I don't see this as victim blaming. I see it as victim empowerment. Bullying exists. Some people are bullies. This is how it is across all species in the animal kingdom.

So, do we fight it? Sure. Always. Absolutely. If someone was bullying someone I cared for I would want to rip them apart. In the wild, even cross-species bullying intervention is not uncommon. Remember we want useful members of society - not destructive or destroyed. So maybe I’d refrain on the ripping apart bit.

But, there will always be bullies and, if I'm weak in some way and I'm also the weakest in a particular segment of society, that's where the bully will attack. Is it not then in MY best interest to make myself stronger?

What if I'm part of a particular segment of society where no-one overtly challenges anyone, no-one gets pushed around. Then a competing segment of society moves in (we could imagine a new business moving in on my segment's territory for example), one that has had its members pushed around and bullied. Which segment do you think will be stronger? Do you think that anyone in mine will have any endurance for the battle for position that ensues, especially if things get dirty? Or do you think that the one that's experienced bullying within its structure has better chances of lasting out the fight? (Cohesion could be an issue for them, but if bullying has been effectively addressed and monitored within the social segment we could arguably assume the group remains intact).

What if bullies have a job, and that job is to be a bully. If you're getting bullied, you have a job too and that is to get stronger. If you're not getting bullied, it's your job to ensure nothing is getting out of hand: discipline bullies when it does get out of hand and support the person getting bullied to get stronger.

Otherwise, victims stay victims. Without your protection, they're a victim - and this will be my one tangent:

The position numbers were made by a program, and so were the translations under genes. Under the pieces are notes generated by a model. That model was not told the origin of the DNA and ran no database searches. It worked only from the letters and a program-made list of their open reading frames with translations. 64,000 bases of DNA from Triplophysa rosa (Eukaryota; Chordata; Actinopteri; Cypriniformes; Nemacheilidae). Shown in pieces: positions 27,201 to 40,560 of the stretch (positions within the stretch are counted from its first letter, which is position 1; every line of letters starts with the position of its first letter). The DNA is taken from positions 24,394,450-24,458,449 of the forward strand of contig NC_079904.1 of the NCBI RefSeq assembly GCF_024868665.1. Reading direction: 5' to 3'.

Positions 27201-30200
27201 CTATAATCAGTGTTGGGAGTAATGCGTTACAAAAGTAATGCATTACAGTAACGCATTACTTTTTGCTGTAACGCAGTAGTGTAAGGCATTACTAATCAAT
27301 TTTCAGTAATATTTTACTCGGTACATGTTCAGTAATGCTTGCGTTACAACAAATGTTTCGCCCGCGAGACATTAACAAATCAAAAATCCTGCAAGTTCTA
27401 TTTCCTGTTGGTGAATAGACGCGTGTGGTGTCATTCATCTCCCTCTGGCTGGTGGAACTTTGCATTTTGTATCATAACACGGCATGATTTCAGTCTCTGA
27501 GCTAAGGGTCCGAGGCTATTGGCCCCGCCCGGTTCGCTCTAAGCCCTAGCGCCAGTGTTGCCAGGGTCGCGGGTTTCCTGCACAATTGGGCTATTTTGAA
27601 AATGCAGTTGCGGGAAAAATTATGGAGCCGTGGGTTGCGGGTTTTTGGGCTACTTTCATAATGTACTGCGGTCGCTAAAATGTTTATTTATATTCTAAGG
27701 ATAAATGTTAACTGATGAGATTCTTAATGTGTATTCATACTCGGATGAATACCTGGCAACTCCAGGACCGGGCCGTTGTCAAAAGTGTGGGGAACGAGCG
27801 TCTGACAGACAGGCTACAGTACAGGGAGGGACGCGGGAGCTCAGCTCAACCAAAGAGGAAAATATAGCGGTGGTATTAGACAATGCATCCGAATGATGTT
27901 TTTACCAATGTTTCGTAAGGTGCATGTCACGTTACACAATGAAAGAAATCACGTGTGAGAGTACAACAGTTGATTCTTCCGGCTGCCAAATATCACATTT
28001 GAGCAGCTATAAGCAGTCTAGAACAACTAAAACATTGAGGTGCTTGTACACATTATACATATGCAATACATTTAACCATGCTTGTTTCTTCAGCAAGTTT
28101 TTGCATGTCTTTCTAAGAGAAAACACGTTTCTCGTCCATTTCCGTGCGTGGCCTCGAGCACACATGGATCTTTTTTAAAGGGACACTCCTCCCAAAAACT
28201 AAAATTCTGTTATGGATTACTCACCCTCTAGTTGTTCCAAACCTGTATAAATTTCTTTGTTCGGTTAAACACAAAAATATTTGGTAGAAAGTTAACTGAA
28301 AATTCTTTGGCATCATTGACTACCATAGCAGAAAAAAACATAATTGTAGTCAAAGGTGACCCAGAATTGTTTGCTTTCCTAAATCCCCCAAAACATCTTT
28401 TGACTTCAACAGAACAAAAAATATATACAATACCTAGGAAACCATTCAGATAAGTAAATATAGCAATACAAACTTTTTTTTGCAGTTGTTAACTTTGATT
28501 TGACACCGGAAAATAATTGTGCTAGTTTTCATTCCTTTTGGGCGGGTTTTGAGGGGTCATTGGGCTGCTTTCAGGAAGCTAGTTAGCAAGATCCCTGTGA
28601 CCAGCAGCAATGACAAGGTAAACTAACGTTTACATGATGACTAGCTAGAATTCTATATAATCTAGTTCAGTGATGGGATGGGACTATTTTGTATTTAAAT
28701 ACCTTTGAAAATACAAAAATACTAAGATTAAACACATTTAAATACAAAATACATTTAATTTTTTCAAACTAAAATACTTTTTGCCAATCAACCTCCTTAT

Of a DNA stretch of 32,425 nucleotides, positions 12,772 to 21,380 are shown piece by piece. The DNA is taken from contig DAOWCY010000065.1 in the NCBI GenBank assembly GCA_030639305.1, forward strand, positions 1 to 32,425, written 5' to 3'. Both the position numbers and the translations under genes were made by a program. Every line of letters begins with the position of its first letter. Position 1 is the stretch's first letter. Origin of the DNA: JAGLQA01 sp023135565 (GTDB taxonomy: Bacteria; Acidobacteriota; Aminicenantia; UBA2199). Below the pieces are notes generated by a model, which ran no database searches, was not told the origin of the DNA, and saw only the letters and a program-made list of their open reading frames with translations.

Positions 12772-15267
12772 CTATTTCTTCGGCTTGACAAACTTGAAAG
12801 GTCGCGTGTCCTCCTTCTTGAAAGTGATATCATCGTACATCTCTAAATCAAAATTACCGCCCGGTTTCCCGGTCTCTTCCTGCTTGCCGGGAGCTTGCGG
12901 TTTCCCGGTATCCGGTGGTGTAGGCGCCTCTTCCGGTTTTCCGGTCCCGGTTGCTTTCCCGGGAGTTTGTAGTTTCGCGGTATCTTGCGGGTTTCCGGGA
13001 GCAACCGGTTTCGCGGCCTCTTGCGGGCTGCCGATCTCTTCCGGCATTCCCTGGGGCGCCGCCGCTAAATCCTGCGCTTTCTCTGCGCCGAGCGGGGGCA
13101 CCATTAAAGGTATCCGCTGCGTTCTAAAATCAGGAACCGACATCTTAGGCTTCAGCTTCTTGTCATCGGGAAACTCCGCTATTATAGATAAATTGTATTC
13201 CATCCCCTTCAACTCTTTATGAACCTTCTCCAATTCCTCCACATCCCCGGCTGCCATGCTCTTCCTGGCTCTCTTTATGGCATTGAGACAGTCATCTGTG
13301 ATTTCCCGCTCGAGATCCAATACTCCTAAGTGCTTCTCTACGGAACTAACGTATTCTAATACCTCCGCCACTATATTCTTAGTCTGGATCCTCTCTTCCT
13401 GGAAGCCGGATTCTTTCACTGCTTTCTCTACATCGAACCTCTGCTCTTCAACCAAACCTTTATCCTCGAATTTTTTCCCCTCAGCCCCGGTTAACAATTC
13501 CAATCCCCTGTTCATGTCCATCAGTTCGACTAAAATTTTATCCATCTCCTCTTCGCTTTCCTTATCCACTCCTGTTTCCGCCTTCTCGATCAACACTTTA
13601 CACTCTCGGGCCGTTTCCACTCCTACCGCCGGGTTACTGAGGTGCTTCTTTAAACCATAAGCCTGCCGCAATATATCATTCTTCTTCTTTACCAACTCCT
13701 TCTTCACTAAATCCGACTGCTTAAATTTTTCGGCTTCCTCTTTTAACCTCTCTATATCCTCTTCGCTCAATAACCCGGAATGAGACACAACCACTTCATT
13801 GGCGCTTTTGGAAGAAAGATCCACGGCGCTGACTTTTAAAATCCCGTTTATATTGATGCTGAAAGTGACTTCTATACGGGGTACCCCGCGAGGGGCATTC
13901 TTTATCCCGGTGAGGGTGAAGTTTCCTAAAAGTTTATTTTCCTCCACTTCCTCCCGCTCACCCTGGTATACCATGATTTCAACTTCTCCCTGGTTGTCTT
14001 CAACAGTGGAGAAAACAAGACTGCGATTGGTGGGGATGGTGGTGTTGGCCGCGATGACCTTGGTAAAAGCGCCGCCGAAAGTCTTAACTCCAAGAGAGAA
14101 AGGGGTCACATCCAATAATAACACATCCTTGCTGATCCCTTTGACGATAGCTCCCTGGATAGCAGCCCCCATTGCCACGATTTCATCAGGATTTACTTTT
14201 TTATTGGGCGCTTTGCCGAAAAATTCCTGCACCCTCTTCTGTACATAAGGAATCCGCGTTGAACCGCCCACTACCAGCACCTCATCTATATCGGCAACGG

I was maybe 13 years old. Every morning on my way to school/the train station I would cross paths with three much older guys. They were of working age, upwards of 17. Every morning they would physically and verbally intimidate me. Attempts to avoid them were futile as they would just follow me. Leaving at a different time would either make me way too early or too late for school. An alternative route was not ideal, I didn't grow up in the saftest of neighbourhoods and ironically this route was the safest for me to take.

My older brother - both big and intimidating - volunteered to walk with me to the station for a few mornings and the guys left me alone. Success! Or so I thought. However, the moment my brother was not with me they were back to bullying me. I realised that I had to do something myself.

I built up as much courage as I could muster as a 13 year old girl going up against 3 big adult guys and I walked out the door. I see them a block away and my heart is racing. I focus on my breath and my plan. When they're only a few steps away I hunker down, brace my fists together and flare my elbows and barge through the lot of them as hard as I could. They went flying, all three. They never bullied me again and I learned a lot about myself that morning that I maybe never would have learned had I not had that experience.

Back on track.

The kid's job in that class/kicking drill was EXACTLY to bully the other kid. If he didn't, there was no sense of urgency for the kicking kid to keep his hands up. He would slip into a false sense of security that no-one was hitting back and that he was safe. Life's not like that. The police won't always be there when you need them. HR won't always have your back. And big brothers can't be there all the time - they've got their own battles to win.